Colleges around the country allow local animal rescues and trained therapy dogs to visit campus and interact with students at various time during the semester. One of the most popular is dogs visiting during the week of mid-terms and final exams, a particularly stressful time for college students. The popularity of these programs is evidenced by the number of students who flock to spend time with the dogs. I witnessed this first hand when I was a graduate student at the University of Arizona where such a program exists (http://www.wildcat.arizona.edu/article/2017/01/the-research-behind-therapy-dogs-is-limited-but-real). But as these programs grow, so do questions around their efficacy, both real and perceived.
Researchers at the Virginia Commonwealth University conducted a study designed to “compare perceived and physiological stress levels before and after the therapy dog event and an attention-controlled condition.” They used a randomized, cross-over design (whereby study participants provide their own control in the study), and enrolled 78 students to receive a 15 minute interactive session with a group of therapy dogs followed by a 15 minute attention-controlled session where they completed a diagram denoting specific aspects of stress in their lives. Prior to randomization, participants provided a saliva sample and filled out two questionnaires – the Perceived Stress Scale (PSS) and stress visual analog scale (SVAS). Following randomization they received either the dog therapy intervention or attention controlled activity and again provided saliva and filled out the questionnaires. Following this they “crossed over” and received the activity that they did not receive during the first 15 minutes of the study and again provided a saliva sample and answered questionnaires. Students could not eat, drink, or use tobacco within one hour prior to participating in the study (this can interfere with analysis of saliva).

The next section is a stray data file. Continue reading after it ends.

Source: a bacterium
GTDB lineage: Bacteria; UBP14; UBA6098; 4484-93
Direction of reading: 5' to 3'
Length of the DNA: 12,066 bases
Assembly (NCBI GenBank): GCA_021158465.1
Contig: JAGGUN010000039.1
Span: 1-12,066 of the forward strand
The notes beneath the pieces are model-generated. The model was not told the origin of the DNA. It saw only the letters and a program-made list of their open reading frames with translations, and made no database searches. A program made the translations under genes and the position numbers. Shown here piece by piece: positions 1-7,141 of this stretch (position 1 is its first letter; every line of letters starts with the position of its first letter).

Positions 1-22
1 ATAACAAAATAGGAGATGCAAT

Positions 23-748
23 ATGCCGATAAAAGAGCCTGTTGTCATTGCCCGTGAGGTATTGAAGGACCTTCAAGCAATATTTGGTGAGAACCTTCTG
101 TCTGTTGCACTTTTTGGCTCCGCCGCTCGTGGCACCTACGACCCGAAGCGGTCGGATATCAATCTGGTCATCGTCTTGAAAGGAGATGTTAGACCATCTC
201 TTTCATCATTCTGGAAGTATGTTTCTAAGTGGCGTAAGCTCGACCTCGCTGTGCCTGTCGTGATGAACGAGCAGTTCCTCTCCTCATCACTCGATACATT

Results showed a significant decrease in perceived stress within groups, and this had a large effect size in both groups. No changes in the PSS were detected, however. Saliva, which was analyzed for two stress hormones: salivary nerve growth factor (sNGF) and salivary alpha amylase (sAA) also revealed no statistically significant changes, and in fact no differences in sNGF were detectable and therefore were not analyzed.
Given these results, researchers oncluded that dog visits can reduce perceived stress but not physiological stress reactions among college students in the week prior to exams.
This study represents one of the first to examine both perceived and physiological changes in stress from dog visits to college campuses. This is important because as these programs grow, so too do the claims about them in the media like those below.[i],[ii],[iii],[iv]
And while most of these programs are low cost, questions about their real and perceived effectiveness will persist, with critics weighing in on the lack of evidence to support them. Therefore, this study, which shows that perceived stress among college students was reduced by visiting with dogs, is an important first step in bringing science to bear on this type of program.